• Promote Google's gold-plated, 1 Gigabit broadband vision for the National Broadband Plan at a time of trillion dollar Federal budget deficits;
  • Recommend a substantial expansion of public subisidies for broadband that would commercially benefit Google most without requiring Google to contribute its fair share to universal broadband service; and
  • Regulate the Internet for the first time in a way that would result in heavily subsidizing Google's out-of-control bandwidth usage. 

I.   Does Google need more subsidies?

Google is one of the most-profitable, fastest-growing, cash-rich companies in the world, with over $10b in annual free cash flow, 17% revenue growth, and ~$25b in cash on hand.

"Boldly Deceptive: FreePress' extreme agenda in their own words" -- great Americans for Prosperity report

Kudos to Phil Kerpen of Americans for Prosperity for their spot-on report of quotes from FreePress that exposes what FreePress is really all about.

Their report shows, in FreePress' own words, that they are a dystopian nightmare masquerading as a public interest group protecting freedom of the press.

 

Google to DOJ/Court on Book Settlement: Good Intentions Trump the Law

Google effectively blew off the DOJ's antitrust, copyright and class action objections to the amended Google Book settlement in Google's 77-page brief to the Federal Court adjudicating the settlement. 

In a nutshell, Google argued that its settlement is "remarkably creative" (p 28), and "fair, reasonable and adequate" (p 67). It focused on the settlement's benefit to humanity: "the benefits of approval are bounded only by the limits of human creativity and imagination" (p 2). Google also effectively instructed the Judge to accept its redefinitions of copyright, antitrust, and class action law and to reject the DOJ's interpretation of the law and its "cramped view of the court's jurisdiction" (p 10).    

The core thrust of Google's argument is political. Google essentially asks the court to make a political, not a legal, decision to:

  • Disregard existing antitrust, copyright, and class action law;
  • Ignore the opinion, expertise and standing of the DOJ, the United States' Chief Law Enforcement Officer;   
  • Effectively rewrite copyright law; and
  • Permanently enthrone Google as effectively the derivative use caretaker and gatekeeper of millions of "orphan works" which Google illegally copied.  

I.   Google's argument is fundamentally political.

Google's Privacy "Buzz" Saw -- Privacy vs Publicacy Series Part XIX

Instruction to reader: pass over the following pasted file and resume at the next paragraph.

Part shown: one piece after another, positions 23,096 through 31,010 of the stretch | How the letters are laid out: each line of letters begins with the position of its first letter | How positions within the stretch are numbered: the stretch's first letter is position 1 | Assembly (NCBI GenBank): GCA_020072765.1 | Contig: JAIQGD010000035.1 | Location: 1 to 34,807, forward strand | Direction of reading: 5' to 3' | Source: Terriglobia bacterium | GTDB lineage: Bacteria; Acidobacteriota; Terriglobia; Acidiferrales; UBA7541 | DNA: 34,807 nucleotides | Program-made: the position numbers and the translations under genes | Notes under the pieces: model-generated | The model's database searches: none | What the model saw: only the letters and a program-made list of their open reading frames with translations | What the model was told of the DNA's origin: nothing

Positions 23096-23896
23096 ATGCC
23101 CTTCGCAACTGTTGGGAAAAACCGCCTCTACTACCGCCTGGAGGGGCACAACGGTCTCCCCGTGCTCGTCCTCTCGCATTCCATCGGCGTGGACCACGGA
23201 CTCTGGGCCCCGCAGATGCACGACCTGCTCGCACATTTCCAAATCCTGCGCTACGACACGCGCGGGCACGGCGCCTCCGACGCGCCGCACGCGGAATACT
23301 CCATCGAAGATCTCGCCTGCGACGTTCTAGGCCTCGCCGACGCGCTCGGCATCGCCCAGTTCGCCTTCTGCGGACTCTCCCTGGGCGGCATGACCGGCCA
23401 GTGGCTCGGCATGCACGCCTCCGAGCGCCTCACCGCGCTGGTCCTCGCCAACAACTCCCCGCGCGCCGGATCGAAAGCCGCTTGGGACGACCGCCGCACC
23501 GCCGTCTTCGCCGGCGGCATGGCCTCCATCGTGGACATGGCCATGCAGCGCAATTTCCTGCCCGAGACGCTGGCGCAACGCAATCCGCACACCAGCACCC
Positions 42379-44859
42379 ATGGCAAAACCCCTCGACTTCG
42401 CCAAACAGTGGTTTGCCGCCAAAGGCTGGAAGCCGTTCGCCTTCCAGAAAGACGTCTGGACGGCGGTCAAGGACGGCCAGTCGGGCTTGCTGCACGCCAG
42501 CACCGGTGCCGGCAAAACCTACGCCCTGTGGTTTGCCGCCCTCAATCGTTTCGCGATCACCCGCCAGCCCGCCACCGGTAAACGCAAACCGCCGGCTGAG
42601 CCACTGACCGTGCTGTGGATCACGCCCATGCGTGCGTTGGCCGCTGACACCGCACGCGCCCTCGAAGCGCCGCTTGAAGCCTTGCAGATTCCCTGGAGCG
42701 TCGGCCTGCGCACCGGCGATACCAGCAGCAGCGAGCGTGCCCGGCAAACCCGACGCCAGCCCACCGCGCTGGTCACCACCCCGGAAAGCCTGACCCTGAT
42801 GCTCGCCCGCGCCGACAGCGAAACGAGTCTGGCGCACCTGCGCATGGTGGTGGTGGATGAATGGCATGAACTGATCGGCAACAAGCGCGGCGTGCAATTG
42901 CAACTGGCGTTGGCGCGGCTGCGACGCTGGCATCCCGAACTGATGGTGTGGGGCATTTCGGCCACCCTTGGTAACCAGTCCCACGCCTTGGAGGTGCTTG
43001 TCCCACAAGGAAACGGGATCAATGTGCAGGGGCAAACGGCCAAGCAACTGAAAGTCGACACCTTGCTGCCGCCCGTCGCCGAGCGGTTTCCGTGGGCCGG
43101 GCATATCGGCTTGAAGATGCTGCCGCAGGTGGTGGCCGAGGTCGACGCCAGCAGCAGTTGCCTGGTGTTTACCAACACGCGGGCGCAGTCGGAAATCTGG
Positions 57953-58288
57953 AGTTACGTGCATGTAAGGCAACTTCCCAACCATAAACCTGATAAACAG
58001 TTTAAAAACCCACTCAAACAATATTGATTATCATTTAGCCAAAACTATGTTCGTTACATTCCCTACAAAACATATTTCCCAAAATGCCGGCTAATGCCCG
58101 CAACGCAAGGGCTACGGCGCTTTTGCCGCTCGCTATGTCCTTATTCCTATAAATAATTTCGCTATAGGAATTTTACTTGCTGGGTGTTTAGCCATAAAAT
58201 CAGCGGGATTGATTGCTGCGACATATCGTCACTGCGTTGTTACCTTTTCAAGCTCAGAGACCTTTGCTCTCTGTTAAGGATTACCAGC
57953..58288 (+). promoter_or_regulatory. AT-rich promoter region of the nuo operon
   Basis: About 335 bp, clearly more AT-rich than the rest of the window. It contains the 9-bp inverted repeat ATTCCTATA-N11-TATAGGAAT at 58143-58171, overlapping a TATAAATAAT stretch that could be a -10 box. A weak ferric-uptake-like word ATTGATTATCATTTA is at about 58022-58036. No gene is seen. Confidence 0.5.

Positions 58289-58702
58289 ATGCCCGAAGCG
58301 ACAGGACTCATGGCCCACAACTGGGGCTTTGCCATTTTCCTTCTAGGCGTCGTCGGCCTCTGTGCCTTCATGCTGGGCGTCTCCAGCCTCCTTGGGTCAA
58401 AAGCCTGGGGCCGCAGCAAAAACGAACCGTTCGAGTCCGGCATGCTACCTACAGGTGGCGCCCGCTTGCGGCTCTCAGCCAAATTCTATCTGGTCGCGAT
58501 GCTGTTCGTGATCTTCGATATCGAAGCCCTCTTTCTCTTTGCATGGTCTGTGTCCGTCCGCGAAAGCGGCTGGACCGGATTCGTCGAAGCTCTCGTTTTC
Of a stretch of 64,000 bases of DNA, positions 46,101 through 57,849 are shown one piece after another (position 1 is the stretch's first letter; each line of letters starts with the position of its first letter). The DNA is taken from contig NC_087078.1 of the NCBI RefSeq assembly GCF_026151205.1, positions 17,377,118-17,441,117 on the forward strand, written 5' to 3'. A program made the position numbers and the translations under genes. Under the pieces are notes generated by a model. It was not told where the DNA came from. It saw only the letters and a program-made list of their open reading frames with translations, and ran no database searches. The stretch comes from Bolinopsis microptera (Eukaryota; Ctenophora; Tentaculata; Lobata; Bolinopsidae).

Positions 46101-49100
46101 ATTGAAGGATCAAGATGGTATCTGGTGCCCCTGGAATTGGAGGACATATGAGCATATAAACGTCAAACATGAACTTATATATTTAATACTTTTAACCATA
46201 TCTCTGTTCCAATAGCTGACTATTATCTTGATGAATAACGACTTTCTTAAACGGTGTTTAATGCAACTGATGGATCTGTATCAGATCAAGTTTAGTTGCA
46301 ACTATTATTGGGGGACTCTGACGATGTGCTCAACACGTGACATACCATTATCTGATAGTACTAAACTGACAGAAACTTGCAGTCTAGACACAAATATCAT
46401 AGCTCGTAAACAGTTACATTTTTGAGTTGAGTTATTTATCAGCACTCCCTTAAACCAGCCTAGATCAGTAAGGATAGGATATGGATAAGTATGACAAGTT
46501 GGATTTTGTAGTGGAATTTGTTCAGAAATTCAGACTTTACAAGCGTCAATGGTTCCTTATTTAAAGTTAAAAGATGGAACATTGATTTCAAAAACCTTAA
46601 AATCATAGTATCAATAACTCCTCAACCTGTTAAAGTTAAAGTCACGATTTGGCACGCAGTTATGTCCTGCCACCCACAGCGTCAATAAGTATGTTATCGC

Kudos to Nicholas Carlson of Silicon Valley Insider for an outstanding must-read post on Google's new social media additions to gmail it calls Google Buzz: "WARNING: Google Buzz has a huge privacy flaw."

Takeaways from DOJ's Opposition to Google Book Settlement; Winning the Battle Losing the War?

While Google may be slowly losing the legal battle over the amended Google Book Settlement Agreement, the protracted legal process and Google's political "slow rolling" of the broader process are enabling Google to win the much larger marketplace war for global dominance over digital content and distribution.

  • From a big picture perspective, Google is cleverly "playing" and slow rolling both rights holders and the DOJ because Google understands that time is on Google's side, not the side of rights holders or the Government.
  • Google's market dominance is only growing and becoming more irreversible, and copyrighted material is only being devalued as long as Google is the only entity that can copy it without permission and currently commercialize it for themselves via search without any compensation to rights holders.   

Takeaway #1: DOJ still strongly objects to the proposed amended settlement (ASA).

In the DOJ's latest statement of interest to the court, the DOJ continues to strongly object that the ASA violates three bodies of law: class action, copyright and antitrust. Key opposition quotes: 

Google's "Immaculate Collaboration" with NSA? Part XIX of Privacy-Publicacy Series

Ellen Nakashima may have a career-making scoop with her front page Washington Post investigative reporting piece: "Google to enlist NSA to help ward off cyberattacks."  

  • As Publisher of the Google watchdog site, www.GoogleMonitor.com, I can't say I am surprised about a Google-NSA connection, especially given that over the last year my PrecursorBlog has posted: 
  1. An 18-part "Privacy vs. Publicacy" series;
  2. A 6-part "Security is Google's Achilles Heel" series; and 
  3. A 16-part "The Open Internet's Growing Security Problem" series

Ms. Nakeshima's revelation that Google sought out NSA's help shortly after it suffered massive cyber-attacks, apparently from China, opens a Pandorra's Box of privacy issues given that Google's aggressive "publicacy" (anti-privacy) business model, policies and practices have shown little respect for people's privacy in practice over the last decade.